Every day, Taipei residents and guests of the Taiwanese capital are crowding at the doors of the Buddhist Lunshan Temple. For tourists, this is just a beautiful landmark, but for the local people the place is among the largest religious sanctuaries in the country. It was built in 1738, but many times it suffered from earthquakes, wars and fires. With faith and patience, people have lifted it up again and again. The last major destructions were in 1945 - during the US bombing. Today there does not seem to be any trace of the Second World War, and the temple is always full of people - mainly Buddhists, but also Taoists and even pilgrims of Matsu - the Chinese saint's mythological patron. Besides all the ornaments typical of such a religious sanctuary, this temple is most surprisingly an owner of a system for reporting of air cleanliness.
In one corner, right next to the place where the candy sticks are sold, is installed a big plasma screen, which reports the results not only in Taipei, but also across the country. At first glance, it seems like strange decision.
What could be the explanation for this? Maybeа hint that even in the most intimate communion with God, the Taiwanese people never forgot to ask for more pure air? The explanation is actually different.
The aromatic sticks in the eastern temples are like the candles in our churches. They are part of the sacrament of prayer to God.
Usually people take the least 7 sticks. Some people order two, three or more times 7. They think that the more sticks they kindle to Buddha, the more likely he is to hear their wishes. As we do sometimes with candles.
Taiwanese environmental authorities, however, calculate everything in carbon emissions. More aromatic sticks for Buddha do not mean more desires, but more polluted air. Therefore, a limitation has been introduced, according to which an aromatic stick is sufficient for prayer. Therefore, there is a monitor of air cleanliness over the desk where the sticks are bought - as logical as it is indicative of the fact that in Taiwan they rely less on the divine than on their own human powers to deal with ecological problems.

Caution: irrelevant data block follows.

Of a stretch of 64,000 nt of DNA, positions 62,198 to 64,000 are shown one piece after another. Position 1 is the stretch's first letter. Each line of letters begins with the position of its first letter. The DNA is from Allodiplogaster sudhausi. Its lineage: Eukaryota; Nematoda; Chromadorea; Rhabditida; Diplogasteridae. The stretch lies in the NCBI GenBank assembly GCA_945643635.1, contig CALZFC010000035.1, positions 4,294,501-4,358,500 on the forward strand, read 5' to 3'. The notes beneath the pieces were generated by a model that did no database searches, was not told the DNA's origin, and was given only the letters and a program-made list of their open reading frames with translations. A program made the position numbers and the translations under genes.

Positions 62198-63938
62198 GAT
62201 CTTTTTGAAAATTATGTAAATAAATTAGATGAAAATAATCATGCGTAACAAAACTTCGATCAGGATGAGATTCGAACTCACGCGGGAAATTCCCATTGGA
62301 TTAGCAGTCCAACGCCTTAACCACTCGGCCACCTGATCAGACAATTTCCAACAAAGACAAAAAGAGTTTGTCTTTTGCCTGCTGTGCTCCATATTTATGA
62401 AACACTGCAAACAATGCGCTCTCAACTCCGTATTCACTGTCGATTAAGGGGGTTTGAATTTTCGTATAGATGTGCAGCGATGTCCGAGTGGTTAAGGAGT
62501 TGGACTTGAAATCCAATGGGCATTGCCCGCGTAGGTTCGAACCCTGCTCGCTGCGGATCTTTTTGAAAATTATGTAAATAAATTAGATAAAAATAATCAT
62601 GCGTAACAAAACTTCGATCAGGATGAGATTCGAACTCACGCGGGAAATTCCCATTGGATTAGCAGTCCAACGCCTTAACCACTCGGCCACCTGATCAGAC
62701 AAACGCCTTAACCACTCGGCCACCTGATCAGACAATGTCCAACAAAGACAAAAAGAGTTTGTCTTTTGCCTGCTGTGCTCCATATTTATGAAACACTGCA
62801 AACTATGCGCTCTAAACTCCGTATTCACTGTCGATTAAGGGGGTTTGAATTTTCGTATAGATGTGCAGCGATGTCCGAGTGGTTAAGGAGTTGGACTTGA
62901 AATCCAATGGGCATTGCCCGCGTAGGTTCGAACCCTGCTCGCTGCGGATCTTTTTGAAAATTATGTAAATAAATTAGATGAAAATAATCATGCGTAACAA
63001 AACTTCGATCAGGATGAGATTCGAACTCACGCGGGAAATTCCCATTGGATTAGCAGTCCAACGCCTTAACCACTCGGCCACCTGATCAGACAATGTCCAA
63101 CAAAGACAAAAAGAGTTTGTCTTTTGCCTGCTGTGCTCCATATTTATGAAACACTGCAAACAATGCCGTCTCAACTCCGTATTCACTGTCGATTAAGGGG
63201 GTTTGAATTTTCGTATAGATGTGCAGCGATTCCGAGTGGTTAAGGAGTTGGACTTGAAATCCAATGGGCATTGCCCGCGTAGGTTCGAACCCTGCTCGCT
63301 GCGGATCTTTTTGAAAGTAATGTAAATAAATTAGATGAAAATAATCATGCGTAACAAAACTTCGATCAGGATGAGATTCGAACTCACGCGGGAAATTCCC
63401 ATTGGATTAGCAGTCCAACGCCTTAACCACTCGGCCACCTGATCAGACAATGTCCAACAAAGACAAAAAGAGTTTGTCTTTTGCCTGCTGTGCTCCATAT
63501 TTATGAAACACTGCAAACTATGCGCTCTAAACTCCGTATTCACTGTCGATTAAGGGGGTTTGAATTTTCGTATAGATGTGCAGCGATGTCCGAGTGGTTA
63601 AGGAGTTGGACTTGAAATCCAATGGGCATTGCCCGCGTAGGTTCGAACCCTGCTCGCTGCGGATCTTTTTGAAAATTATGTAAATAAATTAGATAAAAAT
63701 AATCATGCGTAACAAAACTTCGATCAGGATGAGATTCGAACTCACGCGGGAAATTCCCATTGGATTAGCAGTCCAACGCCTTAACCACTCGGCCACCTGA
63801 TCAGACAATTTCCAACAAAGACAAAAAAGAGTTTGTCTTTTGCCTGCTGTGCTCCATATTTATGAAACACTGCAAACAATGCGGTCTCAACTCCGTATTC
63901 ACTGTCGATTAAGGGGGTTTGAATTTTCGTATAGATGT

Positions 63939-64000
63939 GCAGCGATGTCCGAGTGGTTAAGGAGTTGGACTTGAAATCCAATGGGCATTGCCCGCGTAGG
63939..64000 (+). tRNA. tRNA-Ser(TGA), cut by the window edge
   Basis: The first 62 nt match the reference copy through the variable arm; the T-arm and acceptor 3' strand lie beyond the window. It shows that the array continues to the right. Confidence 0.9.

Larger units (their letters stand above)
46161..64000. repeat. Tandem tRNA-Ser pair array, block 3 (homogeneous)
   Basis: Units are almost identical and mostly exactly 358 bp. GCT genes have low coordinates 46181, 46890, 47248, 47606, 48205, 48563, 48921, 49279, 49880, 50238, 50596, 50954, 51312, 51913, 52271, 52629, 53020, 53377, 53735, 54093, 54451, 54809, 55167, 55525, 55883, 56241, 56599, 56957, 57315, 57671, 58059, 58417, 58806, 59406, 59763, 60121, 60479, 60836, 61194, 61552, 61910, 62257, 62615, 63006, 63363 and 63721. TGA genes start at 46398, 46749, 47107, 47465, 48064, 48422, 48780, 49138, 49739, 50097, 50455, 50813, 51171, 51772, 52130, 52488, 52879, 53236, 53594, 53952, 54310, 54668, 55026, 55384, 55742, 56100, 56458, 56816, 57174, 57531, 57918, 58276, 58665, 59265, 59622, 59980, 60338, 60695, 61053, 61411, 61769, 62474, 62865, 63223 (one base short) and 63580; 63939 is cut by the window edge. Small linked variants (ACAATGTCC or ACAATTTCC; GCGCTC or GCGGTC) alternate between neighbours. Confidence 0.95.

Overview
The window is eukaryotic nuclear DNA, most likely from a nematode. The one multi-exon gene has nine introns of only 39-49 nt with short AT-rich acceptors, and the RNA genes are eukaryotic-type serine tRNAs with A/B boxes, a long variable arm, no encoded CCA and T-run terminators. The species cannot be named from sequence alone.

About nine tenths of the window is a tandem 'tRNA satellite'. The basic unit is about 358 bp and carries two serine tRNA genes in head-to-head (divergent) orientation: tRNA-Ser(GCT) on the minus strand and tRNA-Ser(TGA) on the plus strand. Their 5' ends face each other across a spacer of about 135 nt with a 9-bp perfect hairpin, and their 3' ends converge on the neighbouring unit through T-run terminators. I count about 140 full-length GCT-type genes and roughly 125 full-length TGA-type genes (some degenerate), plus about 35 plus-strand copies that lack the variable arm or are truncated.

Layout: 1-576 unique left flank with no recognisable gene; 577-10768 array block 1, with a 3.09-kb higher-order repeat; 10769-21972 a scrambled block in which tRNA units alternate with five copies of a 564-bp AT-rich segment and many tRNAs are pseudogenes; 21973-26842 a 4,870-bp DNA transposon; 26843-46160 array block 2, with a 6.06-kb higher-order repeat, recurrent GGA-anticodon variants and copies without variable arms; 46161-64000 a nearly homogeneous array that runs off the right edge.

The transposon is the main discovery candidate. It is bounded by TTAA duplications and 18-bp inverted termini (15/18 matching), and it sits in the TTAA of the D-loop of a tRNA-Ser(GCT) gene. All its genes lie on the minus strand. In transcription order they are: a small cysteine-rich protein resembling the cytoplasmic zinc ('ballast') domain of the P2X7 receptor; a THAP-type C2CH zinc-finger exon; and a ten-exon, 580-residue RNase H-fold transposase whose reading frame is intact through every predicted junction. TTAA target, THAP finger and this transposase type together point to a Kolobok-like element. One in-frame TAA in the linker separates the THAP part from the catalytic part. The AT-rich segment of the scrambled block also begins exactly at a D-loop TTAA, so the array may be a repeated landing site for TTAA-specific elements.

This is the country in which most surprisingly there are no trash cans, but everywhere is amazingly clean.
How is that possible? Trash in Taiwan is gathering so precisely that there is no need for garbage bins on the streets. People themselves reduce what they throw away because most of the materials are recyclable, and that’s how they could make some money. Why you should throw money out оn the street, say the Taiwanese. At the same time, they have to buy the bags of different colors on their own for separate garbage collection, which, despite all the sorting, is still left and should be thrown out at the designated points. Thus, with the commitment of every citizen in this country, the problem of domestic waste is solved. But Taiwan has the ambition to solve much bigger problems. Both their own and foreign.
By 2025, the country should be free from nuclear power, and in the coming years drastically reduce dependence on thermal power plants - the biggest polluters of nature, switching to renewable energy sources.
Taiwan is even committed to aiding poor countries such as the Solomon Islands, which are threatened by global warming because of the highly industrialized countries.
Until 30 years ago, Taiwan has been focused mainly on its business upsurge and the rapidly growing gross domestic product. But with the enrichment came the existential questions. Is money all? If we ruin the place we live in, what's the point? Isn’t it better to leave to the future generations what we have inherited from our ancestors - a wonderfully beautiful island in the middle of the ocean?